Astronomers at the University of Sheffield in the UK have discovered a peculiar binary system, where two white dwarfs – the spent cores of stars once like the Sun – are orbiting each other. The pair of stars is an eclipsing binary, meaning they regularly pass in front of one another when viewed from Earth. On top of that, one of them is pulsating.
This configuration, which has never been seen before, will allow for a detailed study of white dwarfs and their composition. Thanks to the uniqueness of the system, as reported in Nature Astronomy, the team was able to estimate the mass and radius of the two objects with exquisite precision.
The pulsating star's radius is 13,300 kilometers (8,300 miles) and has a mass of 32.5 percent that of the Sun. Its companion packs a mass 36.2 percent of the Sun with a radius of 14,750 kilometers (9,200 miles). The uncertainty on the radius is less than 300 kilometers (185 miles), which is incredibly precise considering the system is 2,300 light-years away.
“This pulsating white dwarf we discovered is extremely important since we can use the binary motion and the eclipse to independently measure the mass and radius of this white dwarf, which helps us determine what it is made of,” lead author Dr Steven Parsons said in a statement. “Even more interestingly, the two stars in this binary system have interacted with each other in the past, transferring material back and forth between them. We can see how this binary evolution has affected the internal structure of the white dwarf, something that we've not been able to do before for these kinds of binary systems.”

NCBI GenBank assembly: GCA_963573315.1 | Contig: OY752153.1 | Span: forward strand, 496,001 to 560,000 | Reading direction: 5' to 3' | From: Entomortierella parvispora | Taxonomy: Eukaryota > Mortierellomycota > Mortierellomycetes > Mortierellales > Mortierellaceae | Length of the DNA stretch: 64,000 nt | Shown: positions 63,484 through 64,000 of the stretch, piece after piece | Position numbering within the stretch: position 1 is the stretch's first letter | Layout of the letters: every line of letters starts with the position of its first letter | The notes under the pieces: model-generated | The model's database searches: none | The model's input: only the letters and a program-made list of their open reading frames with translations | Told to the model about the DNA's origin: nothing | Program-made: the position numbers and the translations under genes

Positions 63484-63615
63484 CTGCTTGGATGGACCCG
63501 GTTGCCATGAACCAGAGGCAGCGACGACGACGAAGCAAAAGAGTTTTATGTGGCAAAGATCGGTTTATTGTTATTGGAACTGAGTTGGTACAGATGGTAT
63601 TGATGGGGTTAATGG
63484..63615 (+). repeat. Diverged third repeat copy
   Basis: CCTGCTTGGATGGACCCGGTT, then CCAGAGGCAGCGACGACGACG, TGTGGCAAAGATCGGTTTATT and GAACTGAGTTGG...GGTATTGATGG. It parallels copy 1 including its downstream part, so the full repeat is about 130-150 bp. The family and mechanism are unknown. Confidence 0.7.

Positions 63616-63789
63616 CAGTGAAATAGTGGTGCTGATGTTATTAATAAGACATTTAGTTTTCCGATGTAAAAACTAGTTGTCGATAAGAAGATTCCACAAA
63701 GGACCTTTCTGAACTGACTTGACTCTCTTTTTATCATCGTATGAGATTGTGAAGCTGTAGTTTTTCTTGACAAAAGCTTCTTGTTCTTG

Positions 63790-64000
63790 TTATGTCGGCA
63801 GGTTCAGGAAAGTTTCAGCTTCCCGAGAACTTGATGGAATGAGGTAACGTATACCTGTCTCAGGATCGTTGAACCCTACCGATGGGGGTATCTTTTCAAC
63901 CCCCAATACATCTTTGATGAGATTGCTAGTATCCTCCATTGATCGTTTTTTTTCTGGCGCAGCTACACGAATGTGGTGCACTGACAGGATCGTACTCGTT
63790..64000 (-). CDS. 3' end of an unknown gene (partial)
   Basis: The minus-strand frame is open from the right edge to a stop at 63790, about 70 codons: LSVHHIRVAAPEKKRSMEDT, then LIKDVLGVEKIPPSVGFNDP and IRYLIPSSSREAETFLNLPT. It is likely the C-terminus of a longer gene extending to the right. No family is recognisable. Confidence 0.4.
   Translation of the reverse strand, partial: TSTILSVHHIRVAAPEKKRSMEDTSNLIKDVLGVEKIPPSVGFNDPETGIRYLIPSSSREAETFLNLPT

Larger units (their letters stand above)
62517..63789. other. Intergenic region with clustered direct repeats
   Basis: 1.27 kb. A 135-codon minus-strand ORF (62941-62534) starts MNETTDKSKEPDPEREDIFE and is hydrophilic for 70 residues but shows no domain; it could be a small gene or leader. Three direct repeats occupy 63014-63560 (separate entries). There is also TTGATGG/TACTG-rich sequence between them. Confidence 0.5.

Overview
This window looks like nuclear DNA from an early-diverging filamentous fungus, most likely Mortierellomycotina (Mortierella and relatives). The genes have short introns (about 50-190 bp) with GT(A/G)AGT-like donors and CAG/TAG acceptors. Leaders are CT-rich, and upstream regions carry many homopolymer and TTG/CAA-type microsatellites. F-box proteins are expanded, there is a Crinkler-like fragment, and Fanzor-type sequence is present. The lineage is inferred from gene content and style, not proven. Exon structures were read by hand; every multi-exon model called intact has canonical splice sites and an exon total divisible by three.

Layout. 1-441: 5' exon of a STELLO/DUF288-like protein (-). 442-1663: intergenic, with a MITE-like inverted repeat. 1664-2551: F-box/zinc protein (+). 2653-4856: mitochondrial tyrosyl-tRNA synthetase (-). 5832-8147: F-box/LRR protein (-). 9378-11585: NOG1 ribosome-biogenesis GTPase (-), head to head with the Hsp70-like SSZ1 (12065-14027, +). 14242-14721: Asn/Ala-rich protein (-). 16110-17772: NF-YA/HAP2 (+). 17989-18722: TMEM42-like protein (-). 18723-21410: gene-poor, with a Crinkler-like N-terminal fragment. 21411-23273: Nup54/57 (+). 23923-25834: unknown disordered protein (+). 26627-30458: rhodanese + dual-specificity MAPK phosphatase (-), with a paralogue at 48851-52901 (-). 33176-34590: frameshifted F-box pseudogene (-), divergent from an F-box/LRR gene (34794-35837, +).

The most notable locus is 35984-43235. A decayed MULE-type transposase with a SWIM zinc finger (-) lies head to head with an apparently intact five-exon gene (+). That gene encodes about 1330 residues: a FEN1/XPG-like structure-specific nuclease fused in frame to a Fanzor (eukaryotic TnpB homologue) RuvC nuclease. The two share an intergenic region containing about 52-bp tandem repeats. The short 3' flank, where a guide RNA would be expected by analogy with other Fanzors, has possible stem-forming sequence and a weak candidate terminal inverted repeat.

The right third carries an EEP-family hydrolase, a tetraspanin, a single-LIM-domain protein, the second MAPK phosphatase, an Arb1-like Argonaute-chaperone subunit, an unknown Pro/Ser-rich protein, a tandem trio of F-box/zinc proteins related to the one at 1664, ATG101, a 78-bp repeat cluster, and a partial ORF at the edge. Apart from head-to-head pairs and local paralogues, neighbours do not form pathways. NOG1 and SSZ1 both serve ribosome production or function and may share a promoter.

Astronomers have developed many techniques to study distant stars. In an eclipsing binary, they use the changes in the lights of the two stars to probe its properties. Pulsations are instead the realm of asteroseismology, which uses the motion of soundwaves through a star to study its interior. Since the system has both of these characteristics, the team has garnered incredible insights into the white dwarfs.
The team describe the pulsating white dwarf as a benchmark for future investigation. While most white dwarfs are made of carbon and oxygen, this particular one is rich in helium. This fact implies, according to the scientists, that its evolution was cut short by its companion.
“Determining what a white dwarf is made of is not straightforward because these objects have about half of the mass of the Sun, packed into something about the size of the Earth,” Parsons explained. “This means that gravity is extremely strong on a white dwarf, around one million times larger than here on Earth, so on the surface of a white dwarf an average person would weigh about 60,000,000kg. The gravity causes all of the heavy elements in the white dwarf to sink to the centre, leaving only the lightest elements at the surface and so the true composition of it remains hidden underneath.”
The team will continue to observe this object using the HiPERCAM instrument and the Hubble Space Telescope.